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HRW: Investigate killing of exiled Lao political activist in Thailand

Thai authorities should immediately and impartially investigate the killing of an exiled Lao political activist, Bounsuan Kitiyano, Human Rights Watch said on Wednesday (24 May).

On May 17, 2023, Bounsuan’s body was found with three gunshot wounds in the forest in Si Mueang Mai district, Ubon Ratchathani province in northeastern Thailand, bordering Laos. The initial police investigation indicated that he was shot while riding alone on his motorcycle through the forest.

“This cold-blooded killing of a prominent exiled Lao political activist demands an immediate response from the Thai authorities,” said Elaine Pearson, Asia director at Human Rights Watch. “The Thai government should urgently conduct a credible and impartial investigation into Bounsuan’s death and bring to justice all those responsible.”

Bounsuan, 56, was a former member of the Free Laos group and was recognized as a refugee by the United Nations Office of the High Commissioner for Refugees (UNHCR). He was involved in several protests in front of the Lao Embassy in Bangkok calling for respect for human rights and fundamental freedoms.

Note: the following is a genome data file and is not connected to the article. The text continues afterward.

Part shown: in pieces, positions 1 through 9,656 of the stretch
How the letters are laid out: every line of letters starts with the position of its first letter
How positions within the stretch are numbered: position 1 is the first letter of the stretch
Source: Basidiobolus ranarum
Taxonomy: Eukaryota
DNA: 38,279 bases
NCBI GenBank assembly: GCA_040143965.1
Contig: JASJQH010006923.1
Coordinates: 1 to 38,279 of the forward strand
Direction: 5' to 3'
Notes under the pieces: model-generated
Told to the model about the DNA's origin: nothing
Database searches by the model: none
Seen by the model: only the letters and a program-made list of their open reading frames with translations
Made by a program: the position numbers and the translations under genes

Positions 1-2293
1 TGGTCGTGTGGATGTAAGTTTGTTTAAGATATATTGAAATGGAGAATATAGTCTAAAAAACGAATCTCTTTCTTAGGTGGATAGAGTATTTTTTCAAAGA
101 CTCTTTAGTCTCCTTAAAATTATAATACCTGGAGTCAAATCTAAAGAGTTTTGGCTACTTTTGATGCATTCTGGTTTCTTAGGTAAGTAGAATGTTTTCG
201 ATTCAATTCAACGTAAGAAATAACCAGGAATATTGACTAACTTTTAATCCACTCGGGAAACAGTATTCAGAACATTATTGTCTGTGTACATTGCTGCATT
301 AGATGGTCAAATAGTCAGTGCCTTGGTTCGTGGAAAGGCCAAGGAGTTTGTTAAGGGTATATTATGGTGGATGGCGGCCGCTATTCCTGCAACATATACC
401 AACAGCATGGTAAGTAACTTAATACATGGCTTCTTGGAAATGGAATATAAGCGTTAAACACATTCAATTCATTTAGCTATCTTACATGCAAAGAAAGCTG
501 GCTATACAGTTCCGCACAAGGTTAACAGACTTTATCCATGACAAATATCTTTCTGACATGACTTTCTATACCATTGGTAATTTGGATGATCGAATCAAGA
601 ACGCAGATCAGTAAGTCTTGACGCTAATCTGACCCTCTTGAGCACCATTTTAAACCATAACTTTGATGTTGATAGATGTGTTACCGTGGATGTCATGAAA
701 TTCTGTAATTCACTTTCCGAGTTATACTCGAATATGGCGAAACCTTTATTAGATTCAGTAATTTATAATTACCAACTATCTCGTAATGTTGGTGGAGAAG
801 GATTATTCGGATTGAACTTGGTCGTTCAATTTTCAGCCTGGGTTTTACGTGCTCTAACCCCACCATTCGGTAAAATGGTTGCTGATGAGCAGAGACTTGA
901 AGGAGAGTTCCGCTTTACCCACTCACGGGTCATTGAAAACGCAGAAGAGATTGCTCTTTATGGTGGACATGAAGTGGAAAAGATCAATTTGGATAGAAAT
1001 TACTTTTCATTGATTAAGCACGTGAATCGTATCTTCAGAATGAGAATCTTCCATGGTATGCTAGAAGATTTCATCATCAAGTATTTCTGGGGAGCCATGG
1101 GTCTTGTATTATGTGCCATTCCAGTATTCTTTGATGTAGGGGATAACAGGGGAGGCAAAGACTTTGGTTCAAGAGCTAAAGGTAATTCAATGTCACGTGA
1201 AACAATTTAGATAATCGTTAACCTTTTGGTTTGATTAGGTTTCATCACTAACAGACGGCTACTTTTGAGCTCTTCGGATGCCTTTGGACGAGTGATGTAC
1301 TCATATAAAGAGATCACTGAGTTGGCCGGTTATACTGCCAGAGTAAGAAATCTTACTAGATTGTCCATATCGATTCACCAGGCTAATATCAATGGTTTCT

The killing of Bounsuan in Thailand sends a spine-chilling message that nowhere is safe for critics of the Lao government. On April 29, an unidentified gunman shot and seriously wounded Anousa Luangsuphom, an activist and online critic of the Lao government, in the capital, Vientiane.

Even activists who have fled persecution in Laos to neighboring countries have not been safe. Od Sayavong, a leading Lao human rights and democracy activist living in Bangkok, Thailand, has been missing since August 2019. On October 1, 2019, the United Nations Working Group on Enforced or Involuntary Disappearances and three UN special rapporteurs issued a joint statement expressing concerns regarding Sayavong’s case.

The Thai government has consistently failed to prevent or adequately respond to attacks against political critics of repressive neighboring governments of Laos, Cambodia, Vietnam, and Myanmar, Human Rights Watch said.

“The Thai government’s unacceptable deference to abusive neighbors is once again taking priority over its international human rights and legal obligations,” Pearson said. “The new government that will take office following the May 14 elections has an urgent agenda to reestablish Thailand as a place where refugees are protected.”

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